After the finish of Monster tongue wagging Naoki Urasawa fans were begging for something new, and earlier this year both Pluto and 20th Century Boys started their runs in English. Urasawa’s popularity is no fluke, and these titles are huge sellers in Japan, as well. In fact, a three-part movie adaptation is happening now in Japan. (Part 3 comes out later this year.)
A series of bizarre deaths reconnects a group of school-age chums from who have been friends since the late 1960s. Half of the book is flashbacks to childhood days as recollections of stories between the reunited friends which often read like scenes from “Stand by Me” or “The Wonder Years”. The boys made a secret clubhouse out of a mound of grass in an empty lot, and there hide from “enemies” like the “evil twins” Yanbo and Mabo. Childhood games are epic in proportions, even if they have no real significance in everyday life, but what makes 20th Century Boys fascinating and mysterious is the symbol the boys created as a sign of their club starts showing up nearly 30 years later around the scenes of odd deaths. Kenji is the first to notice the strange coincidence, but as he tries to convince his buddies we see the symbol being used in some strange and worrisome ways.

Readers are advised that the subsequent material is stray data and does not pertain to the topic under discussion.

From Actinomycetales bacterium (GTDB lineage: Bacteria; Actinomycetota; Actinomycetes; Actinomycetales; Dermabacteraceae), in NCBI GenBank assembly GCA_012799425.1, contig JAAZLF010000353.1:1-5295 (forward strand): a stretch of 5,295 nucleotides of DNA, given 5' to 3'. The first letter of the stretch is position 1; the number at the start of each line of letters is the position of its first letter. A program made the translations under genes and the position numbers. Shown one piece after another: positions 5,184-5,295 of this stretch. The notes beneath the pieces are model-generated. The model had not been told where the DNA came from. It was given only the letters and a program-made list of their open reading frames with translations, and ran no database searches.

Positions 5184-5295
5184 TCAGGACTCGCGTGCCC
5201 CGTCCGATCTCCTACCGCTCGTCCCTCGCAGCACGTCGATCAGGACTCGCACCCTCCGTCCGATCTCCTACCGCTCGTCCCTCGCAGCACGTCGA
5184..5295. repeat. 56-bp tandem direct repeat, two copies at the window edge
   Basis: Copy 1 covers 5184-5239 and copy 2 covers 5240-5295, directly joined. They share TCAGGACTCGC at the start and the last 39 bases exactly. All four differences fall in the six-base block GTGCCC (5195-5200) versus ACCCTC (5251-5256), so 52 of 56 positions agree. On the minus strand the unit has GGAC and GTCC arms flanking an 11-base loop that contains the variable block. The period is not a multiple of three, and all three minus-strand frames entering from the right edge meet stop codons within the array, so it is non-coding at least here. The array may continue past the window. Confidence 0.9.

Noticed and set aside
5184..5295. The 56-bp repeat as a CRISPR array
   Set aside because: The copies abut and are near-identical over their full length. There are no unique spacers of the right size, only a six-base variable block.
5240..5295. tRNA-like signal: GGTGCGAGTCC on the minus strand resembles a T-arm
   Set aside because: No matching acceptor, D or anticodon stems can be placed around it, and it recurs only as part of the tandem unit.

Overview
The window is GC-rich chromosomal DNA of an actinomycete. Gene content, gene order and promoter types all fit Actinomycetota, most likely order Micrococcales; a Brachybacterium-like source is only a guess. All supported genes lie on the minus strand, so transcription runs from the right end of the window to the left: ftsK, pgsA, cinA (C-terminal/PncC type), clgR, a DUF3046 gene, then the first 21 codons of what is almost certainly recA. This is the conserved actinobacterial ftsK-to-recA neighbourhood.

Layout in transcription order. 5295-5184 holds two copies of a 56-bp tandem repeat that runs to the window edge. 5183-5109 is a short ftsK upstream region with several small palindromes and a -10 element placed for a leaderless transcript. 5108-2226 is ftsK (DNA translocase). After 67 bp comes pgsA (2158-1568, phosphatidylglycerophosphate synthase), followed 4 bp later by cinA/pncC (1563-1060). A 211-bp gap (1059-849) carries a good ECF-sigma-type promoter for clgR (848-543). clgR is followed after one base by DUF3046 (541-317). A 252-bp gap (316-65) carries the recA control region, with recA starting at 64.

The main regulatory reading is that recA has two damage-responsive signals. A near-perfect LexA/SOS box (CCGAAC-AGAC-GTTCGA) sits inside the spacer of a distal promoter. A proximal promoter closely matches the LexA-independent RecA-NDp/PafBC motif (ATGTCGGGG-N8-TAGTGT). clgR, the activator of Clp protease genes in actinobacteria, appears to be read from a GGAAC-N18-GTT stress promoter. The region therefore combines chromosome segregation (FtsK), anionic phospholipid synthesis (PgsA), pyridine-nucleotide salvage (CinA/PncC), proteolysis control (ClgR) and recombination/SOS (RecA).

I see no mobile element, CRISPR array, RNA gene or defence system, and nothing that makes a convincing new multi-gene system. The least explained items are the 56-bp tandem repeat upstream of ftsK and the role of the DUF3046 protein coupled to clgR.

This is nothing short if an amazing introduction to an epic and expansive series. What is most incredible is Urasawa’s ability to switch between the past, present, and (in a few pages) the future so seamlessly. Simpler tales in other manga can sometimes seem convoluted, and this is where Urasawa’s true genius as a story-teller comes through. His genius as an artist comes through in many ways, but most obviously in how the characters are so honestly depicted as easy-to-identify in youth and in adulthood. For a manga with so many characters, many times artists seem to depict the only difference in hairstyles and dress. Urasawa is not so lazy, and every character’s depiction is unique and distinct. There is no doubt this will be on favorites lists for 2009 and likely for more years to come.